And talking like that, whatever your gender, makes you sound dumb and, yes, uncreative. If you’re going to swear, you should make the effort to do it well.

  50. Mickie T
    August 19, 2010 at 10:23 am

    Even though he himself was an awful, anti-Semitic sonofabitch, Mark Twain had a lot of good things to say about swearing (please keep in mind sexist and historical context of words):

    “When it comes down to pure ornamental cursing, the native American is gifted above the sons of men.”

    “Under certain trying circumstances, swearing provides relief denied even to prayer. ”

    “There ought to be a room in every house to swear in. It’s dangerous to have to repress an emotion like that.”

    “My swearing doesn’t mean any more to me than your sermons do to you.” – comment made to Rev. Joe Twichell, quoted in Mark Twain and Hawaii, by Walter Francis Frear

    “If I cannot swear in heaven I shall not stay there.”

  51. Sheelzebub
    August 19, 2010 at 10:33 am

    “That fucking bitch fucking told me that she didn’t fucking want to go to the fucking party, ’cause she had better fucking things to do with her fucking time, and then she fucking said…”

    And talking like that, whatever your gender, makes you sound dumb and, yes, uncreative. If you’re going to swear, you should make the effort to do it well.

    Replace “fucking” with the same non-swear word and you could still have the same argument. If you’re going to talk, make the effort to do it well. Except THAT would be an elitist-sounding thing to say.

    You know, I am a big fan of “a time and a place”–there are times and places where you don’t curse. But seriously, to you aspiring Cormac McCarthys, this argument that it isn’t creative? Have you heard the conversations with no swear words? Ninety-nine percent of the time, they aren’t particularly creative either. Don’t go awarding yourselves any Pulizers or anything.

  52. PrettyAmiable
    August 19, 2010 at 10:36 am

    This issue of added power when you rarely swear and then suddenly drop an f-bomb – do people who consistently swear have an issue with this? I talk like a sailor (a badass chick sailor who is without virtue and creativity), but never have I gotten pissed off at something and had someone be confused about my anger because I also called some dude an asshole in passing earlier in the day.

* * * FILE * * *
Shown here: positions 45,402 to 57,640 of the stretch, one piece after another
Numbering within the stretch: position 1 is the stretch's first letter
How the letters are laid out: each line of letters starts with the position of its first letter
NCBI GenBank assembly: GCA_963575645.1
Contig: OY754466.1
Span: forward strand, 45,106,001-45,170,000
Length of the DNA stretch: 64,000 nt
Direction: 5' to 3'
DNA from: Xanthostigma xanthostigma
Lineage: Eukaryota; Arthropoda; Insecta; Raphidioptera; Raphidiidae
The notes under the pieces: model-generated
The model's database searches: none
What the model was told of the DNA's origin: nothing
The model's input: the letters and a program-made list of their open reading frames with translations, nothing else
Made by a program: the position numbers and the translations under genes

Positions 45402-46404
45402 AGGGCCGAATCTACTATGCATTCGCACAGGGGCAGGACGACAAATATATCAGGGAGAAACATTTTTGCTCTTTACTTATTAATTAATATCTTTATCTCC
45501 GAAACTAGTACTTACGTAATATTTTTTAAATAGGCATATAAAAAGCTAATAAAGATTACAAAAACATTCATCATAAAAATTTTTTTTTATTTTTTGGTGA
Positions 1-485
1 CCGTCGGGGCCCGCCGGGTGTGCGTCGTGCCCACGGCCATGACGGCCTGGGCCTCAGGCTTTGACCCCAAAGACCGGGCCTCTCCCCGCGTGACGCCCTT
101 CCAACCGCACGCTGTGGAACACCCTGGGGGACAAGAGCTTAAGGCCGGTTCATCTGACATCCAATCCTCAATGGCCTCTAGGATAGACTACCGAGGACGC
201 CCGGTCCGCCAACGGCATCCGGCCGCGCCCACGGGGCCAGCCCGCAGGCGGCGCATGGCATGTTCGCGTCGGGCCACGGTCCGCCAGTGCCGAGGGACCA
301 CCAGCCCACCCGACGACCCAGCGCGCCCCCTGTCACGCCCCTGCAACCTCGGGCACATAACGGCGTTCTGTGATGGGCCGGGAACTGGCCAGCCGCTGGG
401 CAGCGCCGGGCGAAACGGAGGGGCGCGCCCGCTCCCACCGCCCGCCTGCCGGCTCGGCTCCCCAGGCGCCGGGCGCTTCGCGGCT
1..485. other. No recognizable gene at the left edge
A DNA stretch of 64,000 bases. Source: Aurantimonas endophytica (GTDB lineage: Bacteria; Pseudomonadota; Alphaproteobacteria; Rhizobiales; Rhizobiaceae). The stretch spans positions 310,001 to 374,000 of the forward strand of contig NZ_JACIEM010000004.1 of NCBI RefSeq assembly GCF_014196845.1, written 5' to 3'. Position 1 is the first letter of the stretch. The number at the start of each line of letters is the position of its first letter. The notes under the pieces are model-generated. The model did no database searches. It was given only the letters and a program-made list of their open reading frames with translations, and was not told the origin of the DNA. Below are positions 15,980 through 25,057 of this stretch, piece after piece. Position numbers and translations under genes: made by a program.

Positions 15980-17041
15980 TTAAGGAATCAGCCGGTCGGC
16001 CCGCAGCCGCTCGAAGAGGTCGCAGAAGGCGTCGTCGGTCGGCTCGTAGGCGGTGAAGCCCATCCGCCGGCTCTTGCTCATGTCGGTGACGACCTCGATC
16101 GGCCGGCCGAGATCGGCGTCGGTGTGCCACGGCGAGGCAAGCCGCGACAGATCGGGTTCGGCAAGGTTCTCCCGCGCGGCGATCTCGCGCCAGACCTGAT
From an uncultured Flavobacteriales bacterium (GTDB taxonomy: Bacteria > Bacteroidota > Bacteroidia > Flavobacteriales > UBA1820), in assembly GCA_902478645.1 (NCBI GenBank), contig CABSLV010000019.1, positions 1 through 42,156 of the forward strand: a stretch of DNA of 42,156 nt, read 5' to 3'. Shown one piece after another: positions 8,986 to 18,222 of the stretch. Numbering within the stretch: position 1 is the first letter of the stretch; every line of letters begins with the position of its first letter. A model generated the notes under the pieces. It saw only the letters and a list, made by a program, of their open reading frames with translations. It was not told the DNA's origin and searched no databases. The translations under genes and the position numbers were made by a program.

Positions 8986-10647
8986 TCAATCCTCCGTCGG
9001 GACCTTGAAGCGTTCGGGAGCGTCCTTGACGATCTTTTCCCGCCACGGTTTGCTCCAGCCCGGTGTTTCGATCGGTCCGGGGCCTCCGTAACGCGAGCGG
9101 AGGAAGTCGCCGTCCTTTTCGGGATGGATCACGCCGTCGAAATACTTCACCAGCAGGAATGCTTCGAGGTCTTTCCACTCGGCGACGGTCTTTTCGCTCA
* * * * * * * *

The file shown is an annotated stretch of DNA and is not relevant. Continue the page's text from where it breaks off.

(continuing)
Also, I’ve found that more often than not, people derail whatever you were saying if you also dropped an f-bomb in saying it. Does anyone in the US remember Biden calling healthcare a “Big Fucking Deal” and how media went up in a shitstorm over it? Instead of focusing on how healthcare was in fact a big fucking deal?

    Re: the commenter above re: fanny packs; that made my day. I’m excited to tell every USian I know about this revelation. I had no idea.

  53. Paraxeni
    August 19, 2010 at 11:06 am

    @gadgetgal (36) Thank you!

    I’m one of those Germanic remnant groups. I may live in the place denoted as ‘England’ by many, but I’m not English. I’m British, certainly, but the notion of what ‘Englishness’ is always refers to those “Soft southern gets” (thanks Dad!) who are essentially “Frenchmen in Barbour jackets” (cheers Granddad!).

    When I’m interacting with people outside of my area I’m ‘forced’ to speak English, and I resent that. I hate clipping my vowels, using ‘acceptable’ synonyms for words that I love, and rearranging my entire thought and speech pattern to suit others. It’s like greying out the colour in my speech. Being in the company of my people, and using our dialect, is like wearing tie-dye pyjamas in comparison – comfortable and colourful. Not to mention the fact that it takes a quarter of the time!